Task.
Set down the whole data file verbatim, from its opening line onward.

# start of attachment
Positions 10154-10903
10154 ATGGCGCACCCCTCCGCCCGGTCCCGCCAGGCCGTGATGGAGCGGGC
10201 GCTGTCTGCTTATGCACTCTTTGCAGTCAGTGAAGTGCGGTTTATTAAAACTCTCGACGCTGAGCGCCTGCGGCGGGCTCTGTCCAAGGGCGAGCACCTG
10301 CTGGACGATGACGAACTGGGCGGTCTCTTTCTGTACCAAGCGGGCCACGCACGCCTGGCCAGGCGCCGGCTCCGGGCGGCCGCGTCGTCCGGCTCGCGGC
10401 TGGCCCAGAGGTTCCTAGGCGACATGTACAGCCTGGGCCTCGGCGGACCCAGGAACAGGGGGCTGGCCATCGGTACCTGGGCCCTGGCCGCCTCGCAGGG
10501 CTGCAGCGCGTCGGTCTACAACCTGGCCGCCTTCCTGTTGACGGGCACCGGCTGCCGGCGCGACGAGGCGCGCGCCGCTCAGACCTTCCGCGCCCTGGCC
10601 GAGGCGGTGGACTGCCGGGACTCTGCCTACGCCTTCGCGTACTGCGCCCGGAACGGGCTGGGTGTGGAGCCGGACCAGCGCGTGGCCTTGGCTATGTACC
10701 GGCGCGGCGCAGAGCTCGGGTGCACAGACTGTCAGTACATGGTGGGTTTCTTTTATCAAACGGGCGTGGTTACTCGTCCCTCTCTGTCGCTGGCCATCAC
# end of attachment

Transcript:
Positions 10154-10903
10154 ATGGCGCACCCCTCCGCCCGGTCCCGCCAGGCCGTGATGGAGCGGGC
10201 GCTGTCTGCTTATGCACTCTTTGCAGTCAGTGAAGTGCGGTTTATTAAAACTCTCGACGCTGAGCGCCTGCGGCGGGCTCTGTCCAAGGGCGAGCACCTG
10301 CTGGACGATGACGAACTGGGCGGTCTCTTTCTGTACCAAGCGGGCCACGCACGCCTGGCCAGGCGCCGGCTCCGGGCGGCCGCGTCGTCCGGCTCGCGGC
10401 TGGCCCAGAGGTTCCTAGGCGACATGTACAGCCTGGGCCTCGGCGGACCCAGGAACAGGGGGCTGGCCATCGGTACCTGGGCCCTGGCCGCCTCGCAGGG
10501 CTGCAGCGCGTCGGTCTACAACCTGGCCGCCTTCCTGTTGACGGGCACCGGCTGCCGGCGCGACGAGGCGCGCGCCGCTCAGACCTTCCGCGCCCTGGCC
10601 GAGGCGGTGGACTGCCGGGACTCTGCCTACGCCTTCGCGTACTGCGCCCGGAACGGGCTGGGTGTGGAGCCGGACCAGCGCGTGGCCTTGGCTATGTACC
10701 GGCGCGGCGCAGAGCTCGGGTGCACAGACTGTCAGTACATGGTGGGTTTCTTTTATCAAACGGGCGTGGTTACTCGTCCCTCTCTGTCGCTGGCCATCAC